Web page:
- At least 58 dead as gunman opens fire at world-famous hotel
- More than 500 injured after concert-goers fired upon from high-rise
- Tourists run for cover amid gun fire: 'I saw a girl shot in the head'
- Police shot the gunman, 64yo Vegas man Stephen Paddock
Almost 60 people are now confirmed killed and 515 injured after a gunman opened fire from the 32nd floor of one of Las Vegas' most famous hotels, in the worst shooting massacre in American history.
The death toll was now at 58, Las Vegas sheriff Joseph Lombardo said today.
President Donald Trump this morning [NZ time] described the massacre an "act of pure evil".
"We cannot fathom their pain, we cannot imagine their loss," Trump said.
"In times such as these I know we are searching for some kind of meaning in the chaos, some kind of light in the darkness," he said. "The answers do not come easy. But we can take solace knowing that even the darkest space can be brightened by a single light, and even the most terrible despair can be illuminated by a single ray of hope."
The gun attack on a country music festival Sunday in Las Vegas killed at least 50 people and injured more than 400 others.
Las Vegas mayor Carolyn Goodman described the gunman, 64-year-old Stephen Paddock, as a "crazed lunatic full of hate". Paddock, who shot and killed himself as police entered the hotel room where he was holed up, acted alone and his motives are not yet known.
The gunman targeted hundreds of people at an outdoor country music festival on the Las Vegas Strip, raining down rapid fire from the 32nd floor of the Mandalay Bay Hotel and Casino for several minutes before he was shot dead by police.
The death toll makes the attack the deadliest mass shooting in US history, eclipsing last year's massacre of 49 people at an Orlando nightclub.
The gunman opened fire from the Mandalay Bay at the open-air music festival being held nearby.
Stephen Paddock acted alone and was not believed to be connected to any militant group, Lombardo told reporters.
"We have no idea what his belief system was," Lombardo said. "Right now, we believe he was the sole aggressor and the scene is static."
Police also have located 62-year-old Marilou Danley, who was wanted as a person of interest in this incident. Lombardo gave no details of whether she was suspected of involvement in Sunday night's (Monday NZT) attack but described her as an "associate".
Lombardo said rumours of other shootings or explosives such as car bombs in the area were false.
Video taken of the attack showed panicked crowds fleeing as sustained rapid gunfire ripped through the area.
"I heard what we thought was firecrackers, and we looked to the right of us and there was a woman down covered in blood," a witness identified as Emily told local Fox affiliate KLAS.
"From that point on we just ran. We hid wherever we could, and now in an [aeroplane] hangar.
"We had no idea, it was just rapid fire. We all thought we were dead. It was awful. It just kept going, and going and going.
"It felt like an eternity but it went for at least several minutes."
A witness who gave her name as Christine was in tears as she told local TV that she saw a man shot in front of her.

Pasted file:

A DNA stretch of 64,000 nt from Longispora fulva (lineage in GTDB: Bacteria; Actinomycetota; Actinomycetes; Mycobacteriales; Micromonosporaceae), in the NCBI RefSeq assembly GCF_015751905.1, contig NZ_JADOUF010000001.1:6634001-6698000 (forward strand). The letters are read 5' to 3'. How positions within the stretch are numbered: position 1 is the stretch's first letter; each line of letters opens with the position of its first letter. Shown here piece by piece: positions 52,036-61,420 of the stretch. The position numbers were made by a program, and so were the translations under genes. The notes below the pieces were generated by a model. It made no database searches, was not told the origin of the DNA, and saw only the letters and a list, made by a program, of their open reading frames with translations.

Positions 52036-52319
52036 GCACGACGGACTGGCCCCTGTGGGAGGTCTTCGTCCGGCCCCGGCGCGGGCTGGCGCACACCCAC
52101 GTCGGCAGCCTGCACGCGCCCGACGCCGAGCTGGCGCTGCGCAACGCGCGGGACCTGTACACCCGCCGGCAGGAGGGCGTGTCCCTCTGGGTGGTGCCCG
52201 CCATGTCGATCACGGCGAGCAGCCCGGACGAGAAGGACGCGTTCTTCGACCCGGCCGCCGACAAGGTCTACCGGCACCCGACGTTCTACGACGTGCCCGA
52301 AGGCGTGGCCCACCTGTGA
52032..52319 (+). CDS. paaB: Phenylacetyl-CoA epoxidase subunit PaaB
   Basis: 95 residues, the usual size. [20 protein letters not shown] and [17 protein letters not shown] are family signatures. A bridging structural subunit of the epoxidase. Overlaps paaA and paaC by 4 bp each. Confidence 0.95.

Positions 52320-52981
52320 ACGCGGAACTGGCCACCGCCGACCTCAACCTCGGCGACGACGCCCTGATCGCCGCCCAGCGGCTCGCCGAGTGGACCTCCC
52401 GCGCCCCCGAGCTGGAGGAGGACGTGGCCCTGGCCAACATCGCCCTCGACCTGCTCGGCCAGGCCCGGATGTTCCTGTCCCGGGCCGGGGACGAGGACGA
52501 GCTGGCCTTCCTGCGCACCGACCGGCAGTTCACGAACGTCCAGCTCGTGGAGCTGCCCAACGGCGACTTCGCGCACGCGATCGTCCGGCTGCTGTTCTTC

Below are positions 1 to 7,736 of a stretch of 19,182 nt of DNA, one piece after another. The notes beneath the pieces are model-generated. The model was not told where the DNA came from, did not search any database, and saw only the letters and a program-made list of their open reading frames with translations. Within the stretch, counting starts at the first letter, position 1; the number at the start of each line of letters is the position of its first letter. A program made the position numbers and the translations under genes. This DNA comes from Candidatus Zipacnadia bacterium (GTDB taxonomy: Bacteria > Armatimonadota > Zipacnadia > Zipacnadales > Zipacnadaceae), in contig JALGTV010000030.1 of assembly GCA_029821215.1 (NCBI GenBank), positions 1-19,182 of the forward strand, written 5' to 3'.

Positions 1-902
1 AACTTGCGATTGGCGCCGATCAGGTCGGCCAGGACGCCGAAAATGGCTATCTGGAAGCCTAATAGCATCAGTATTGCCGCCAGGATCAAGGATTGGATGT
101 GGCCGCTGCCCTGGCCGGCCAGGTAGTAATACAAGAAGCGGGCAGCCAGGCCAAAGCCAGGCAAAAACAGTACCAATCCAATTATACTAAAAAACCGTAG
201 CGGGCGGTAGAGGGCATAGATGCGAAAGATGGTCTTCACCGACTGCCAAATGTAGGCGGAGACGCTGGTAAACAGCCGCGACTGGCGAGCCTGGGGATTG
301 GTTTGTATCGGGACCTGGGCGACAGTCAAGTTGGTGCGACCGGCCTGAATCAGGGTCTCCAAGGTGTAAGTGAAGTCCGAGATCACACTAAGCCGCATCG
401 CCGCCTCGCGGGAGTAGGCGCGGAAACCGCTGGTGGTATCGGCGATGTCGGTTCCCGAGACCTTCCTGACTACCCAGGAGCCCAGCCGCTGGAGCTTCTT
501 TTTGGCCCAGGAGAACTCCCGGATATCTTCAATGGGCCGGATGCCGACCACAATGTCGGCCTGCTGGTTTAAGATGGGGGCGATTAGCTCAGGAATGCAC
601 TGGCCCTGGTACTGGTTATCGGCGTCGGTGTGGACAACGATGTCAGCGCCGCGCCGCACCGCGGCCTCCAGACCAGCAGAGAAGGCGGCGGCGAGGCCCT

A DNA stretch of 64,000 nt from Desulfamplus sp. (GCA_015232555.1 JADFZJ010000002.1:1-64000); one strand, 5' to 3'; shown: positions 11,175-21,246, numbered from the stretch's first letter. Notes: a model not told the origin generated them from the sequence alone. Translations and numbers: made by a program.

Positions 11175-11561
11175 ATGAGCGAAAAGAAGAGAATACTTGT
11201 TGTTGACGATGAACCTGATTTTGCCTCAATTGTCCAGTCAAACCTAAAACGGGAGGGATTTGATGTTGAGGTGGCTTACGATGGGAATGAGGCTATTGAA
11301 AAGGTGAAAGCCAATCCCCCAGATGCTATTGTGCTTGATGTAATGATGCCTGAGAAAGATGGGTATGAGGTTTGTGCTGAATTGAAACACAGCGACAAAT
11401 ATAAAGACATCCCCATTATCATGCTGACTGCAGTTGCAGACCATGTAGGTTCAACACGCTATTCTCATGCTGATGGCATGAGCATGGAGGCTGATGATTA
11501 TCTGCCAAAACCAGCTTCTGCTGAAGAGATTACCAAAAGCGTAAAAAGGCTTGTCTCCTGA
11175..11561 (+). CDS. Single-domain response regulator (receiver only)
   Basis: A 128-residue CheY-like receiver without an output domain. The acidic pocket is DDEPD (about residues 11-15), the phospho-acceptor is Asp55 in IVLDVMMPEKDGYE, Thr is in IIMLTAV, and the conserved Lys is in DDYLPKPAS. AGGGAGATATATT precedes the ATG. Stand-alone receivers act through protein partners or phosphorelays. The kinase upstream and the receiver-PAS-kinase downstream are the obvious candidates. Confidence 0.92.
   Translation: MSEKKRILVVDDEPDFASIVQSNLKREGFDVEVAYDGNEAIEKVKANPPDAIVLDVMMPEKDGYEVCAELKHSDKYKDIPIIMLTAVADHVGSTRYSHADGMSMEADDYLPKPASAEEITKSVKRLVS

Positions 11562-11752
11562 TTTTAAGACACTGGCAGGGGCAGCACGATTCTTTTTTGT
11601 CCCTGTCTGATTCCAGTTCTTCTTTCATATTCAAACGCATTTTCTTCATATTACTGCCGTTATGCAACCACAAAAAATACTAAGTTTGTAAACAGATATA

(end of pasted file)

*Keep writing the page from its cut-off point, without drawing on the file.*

"They were trying to take him out and he was all bloody, and unconscious," she said.
"My friend was helping him out and they got him out, and we ran."
She said people were hiding wherever they could, including under her car.
"Everyone was telling us to run as fast as you can," she said.
"There was a gentleman who was shot and he was asking me for help."
A witness said she heard multiple gunshots before fleeing, and said she "crawled over dead people" as she tried to get away.
Mike McGarry, a 53-year-old financial adviser from Philadelphia, was at the concert when he heard hundreds of shots ring out.
"It was crazy - I laid on top of the kids. They're 20. I'm 53. I lived a good life," McGarry said. The back of his shirt bore footmarks, after people ran over him in the panicked crowd.
Some police officers took cover behind their vehicles while others carrying assault rifles ran into the hotel and casino.
Many casinos in the area locked their doors during the incident to keep out any potential attackers, some using handcuffs to do so, according to witnesses.
"Caesar's Palace had locked their doors. They wouldn't let you in," said Adam Mitchell, a 31-year-old tourist visiting from Britain.
Authorities shut down part of the Las Vegas strip and Interstate 15.
McCarran International Airport officials say all flights in and out have been temporarily halted.
A spokesman for New Zealand's Ministry of Foreign Affairs and Trade said MFAT was responding.
He said there were 44 New Zealanders registered on SafeTravel as being in Las Vegas and 2157 in the USA.
"The New Zealand Consulate-General is in contact with the local authorities. There are no indications at this stage that any New Zealanders have been caught up in the incident," he said.
"Any New Zealanders in the vicinity are advised to stay indoors, follow any instructions issued by the local authorities and let their family in New Zealand know they're okay.
"New Zealanders who require consular assistance are advised to contact the New Zealand Consulate-General in Los Angeles: +1 310 566 6555."